Earlier this year, CinemaCon brought the news that there would be a total of four Avatar sequels. Avatar 2 is supposed to hit theaters around Christmas 2018, followed by Avatar 3 in 2020, Avatar 4 in 2022, and Avatar 5 in 2023, all around the winter holiday. However, there’s no guarantee that director James Cameron will finish the movies in time to fit that schedule, especially since Avatar 2 has been pushed back for a few years ago, and one hopeful advancement in technology could be the culprit.
While accepting his admission as a member of the Society of Motion Picture and Television Engineers, James Cameron briefly discussed the Avatar sequels, and he hopes that they’ll be able to utilize glasses-free 3D at some point.
IndieWire was in attendance at the rare ceremony that rarely honors filmmakers, and here’s what Cameron said about pushing the limits of technology, including glasses-free 3D Avatar sequels:
I’m going to push. Not only for better tools, workflow, high dynamic range (HDR) and high frame rates (HFR) the things we are working toward. I’m still very bullish on 3D, but we need brighter projection, and ultimately I think it can happen with no glasses. We’ll get there.
“I think ‘HFR’ is a tool, not a format,” Cameron told The Hollywood Reporter. “I think it’s something you want to weave in and out and use when it soothes the eyes, especially in 3D during panning, movements that create artifacts that I find very bothersome. I want to get rid of that stuff, and you can do it through high frame rates.”
The common complaint is that HFR looks unnatural or hyper-real, because it’s running so much faster than cinema’s 24 frames per-second. By using it in parts of a movie where it might make sense like flashback sequences in Ang Lee’s new war movie Billy Lynn’s Long Halftime Walk the extra detail it provides may enhance storytelling rather than distract from it.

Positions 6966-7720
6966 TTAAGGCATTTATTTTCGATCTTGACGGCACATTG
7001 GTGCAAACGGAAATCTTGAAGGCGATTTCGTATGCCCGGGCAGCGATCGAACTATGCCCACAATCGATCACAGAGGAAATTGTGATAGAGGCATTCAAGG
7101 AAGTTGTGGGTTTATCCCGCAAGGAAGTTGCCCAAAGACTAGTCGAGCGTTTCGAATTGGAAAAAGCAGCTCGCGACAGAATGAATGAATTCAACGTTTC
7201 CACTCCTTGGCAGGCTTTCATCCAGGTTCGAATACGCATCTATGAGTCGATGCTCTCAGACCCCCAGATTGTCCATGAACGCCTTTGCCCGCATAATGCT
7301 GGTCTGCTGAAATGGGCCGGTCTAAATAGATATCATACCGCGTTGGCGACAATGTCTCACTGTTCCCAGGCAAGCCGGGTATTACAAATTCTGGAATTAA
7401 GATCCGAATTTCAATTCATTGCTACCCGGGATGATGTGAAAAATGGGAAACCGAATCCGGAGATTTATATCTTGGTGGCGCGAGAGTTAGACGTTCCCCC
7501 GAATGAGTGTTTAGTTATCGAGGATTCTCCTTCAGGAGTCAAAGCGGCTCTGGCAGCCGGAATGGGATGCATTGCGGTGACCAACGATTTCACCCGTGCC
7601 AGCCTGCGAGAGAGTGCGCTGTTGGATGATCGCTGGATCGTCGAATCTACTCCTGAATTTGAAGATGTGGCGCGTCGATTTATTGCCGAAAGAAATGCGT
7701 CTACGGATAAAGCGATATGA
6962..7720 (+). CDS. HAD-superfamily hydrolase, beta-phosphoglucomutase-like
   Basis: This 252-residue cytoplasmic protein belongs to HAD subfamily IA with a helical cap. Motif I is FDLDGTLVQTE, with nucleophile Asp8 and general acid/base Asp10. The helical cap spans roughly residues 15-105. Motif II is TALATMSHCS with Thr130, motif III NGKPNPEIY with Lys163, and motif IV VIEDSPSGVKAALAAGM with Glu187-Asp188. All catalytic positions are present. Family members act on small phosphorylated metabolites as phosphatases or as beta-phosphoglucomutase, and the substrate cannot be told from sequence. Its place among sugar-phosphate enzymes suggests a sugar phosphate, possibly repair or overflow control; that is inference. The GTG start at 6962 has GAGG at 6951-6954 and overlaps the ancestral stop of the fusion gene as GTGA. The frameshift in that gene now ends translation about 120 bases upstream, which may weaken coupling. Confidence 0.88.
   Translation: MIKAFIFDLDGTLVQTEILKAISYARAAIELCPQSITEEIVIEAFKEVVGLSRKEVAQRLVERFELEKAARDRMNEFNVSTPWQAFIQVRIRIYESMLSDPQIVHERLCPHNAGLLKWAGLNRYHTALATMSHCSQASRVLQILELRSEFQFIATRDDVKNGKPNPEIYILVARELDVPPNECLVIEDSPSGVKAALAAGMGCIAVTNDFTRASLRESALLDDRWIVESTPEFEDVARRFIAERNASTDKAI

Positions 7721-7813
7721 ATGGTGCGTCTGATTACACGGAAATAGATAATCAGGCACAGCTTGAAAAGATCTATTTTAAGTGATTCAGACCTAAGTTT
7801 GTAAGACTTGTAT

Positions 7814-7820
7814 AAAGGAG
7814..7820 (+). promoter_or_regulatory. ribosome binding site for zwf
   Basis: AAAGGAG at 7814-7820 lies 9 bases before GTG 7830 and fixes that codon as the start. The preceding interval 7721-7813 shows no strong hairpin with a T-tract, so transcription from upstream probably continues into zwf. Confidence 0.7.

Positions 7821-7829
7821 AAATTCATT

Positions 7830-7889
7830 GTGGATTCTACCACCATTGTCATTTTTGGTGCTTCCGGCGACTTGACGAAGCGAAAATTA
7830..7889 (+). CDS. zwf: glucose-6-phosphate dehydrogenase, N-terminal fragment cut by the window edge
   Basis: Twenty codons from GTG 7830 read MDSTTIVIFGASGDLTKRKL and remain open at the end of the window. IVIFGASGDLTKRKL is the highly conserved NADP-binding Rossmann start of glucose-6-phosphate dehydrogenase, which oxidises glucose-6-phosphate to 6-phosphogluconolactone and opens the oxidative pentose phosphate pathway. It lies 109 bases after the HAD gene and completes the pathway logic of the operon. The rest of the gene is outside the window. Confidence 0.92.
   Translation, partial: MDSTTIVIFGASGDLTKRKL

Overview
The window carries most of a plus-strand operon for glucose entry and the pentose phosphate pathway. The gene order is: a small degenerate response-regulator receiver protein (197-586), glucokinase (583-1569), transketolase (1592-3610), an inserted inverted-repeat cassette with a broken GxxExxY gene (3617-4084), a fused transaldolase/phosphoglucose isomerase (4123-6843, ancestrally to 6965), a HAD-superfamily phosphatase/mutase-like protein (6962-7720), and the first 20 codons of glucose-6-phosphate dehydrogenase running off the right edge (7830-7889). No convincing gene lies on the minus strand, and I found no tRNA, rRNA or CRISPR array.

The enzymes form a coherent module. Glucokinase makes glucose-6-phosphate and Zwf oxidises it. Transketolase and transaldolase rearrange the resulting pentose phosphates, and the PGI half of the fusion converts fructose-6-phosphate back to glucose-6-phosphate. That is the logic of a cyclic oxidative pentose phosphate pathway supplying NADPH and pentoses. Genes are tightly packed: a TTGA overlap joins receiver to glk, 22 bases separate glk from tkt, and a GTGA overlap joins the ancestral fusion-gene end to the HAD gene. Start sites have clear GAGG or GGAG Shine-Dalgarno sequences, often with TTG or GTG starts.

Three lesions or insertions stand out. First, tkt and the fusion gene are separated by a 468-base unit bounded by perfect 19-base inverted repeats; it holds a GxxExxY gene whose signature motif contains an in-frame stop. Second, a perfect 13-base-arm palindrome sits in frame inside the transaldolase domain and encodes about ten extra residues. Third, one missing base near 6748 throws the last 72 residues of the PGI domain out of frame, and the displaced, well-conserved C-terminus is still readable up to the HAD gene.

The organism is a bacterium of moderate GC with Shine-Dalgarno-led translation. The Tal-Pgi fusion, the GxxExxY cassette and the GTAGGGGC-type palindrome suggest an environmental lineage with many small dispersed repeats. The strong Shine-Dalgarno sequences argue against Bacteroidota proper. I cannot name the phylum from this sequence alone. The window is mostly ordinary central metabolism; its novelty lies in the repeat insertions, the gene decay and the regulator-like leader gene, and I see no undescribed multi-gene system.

“In terms of that kind of hyper clarity, there may be some films that benefit from it,” Cameron said. “But I feel you still have to have a little bit of that veil of unreality that comes with 24 frames per-second. This is my conclusion now. I don’t think you do it wall-to-wall. I think you do it [HFR] where you need it.”
There have been some advancements in glasses-free 3D with films, but as of now the successful tests have only been done with small images. While scaling up to a movie theater sized screen should be technically possible, it hasn’t been done, and even if success is had, the cost of the technology isn’t commercially viable at this point.
Of course, with the continual delays that James Cameron has had in his attempts to produce sequels to Avatar would technically help aid the effort toward non-glasses 3D. The longer Cameron takes to make the films, the more time people have to perfect the technology. The question now would seem to be which will get first: 3D in your average multiplex that doesn’t require glasses or a sequel to Avatar?
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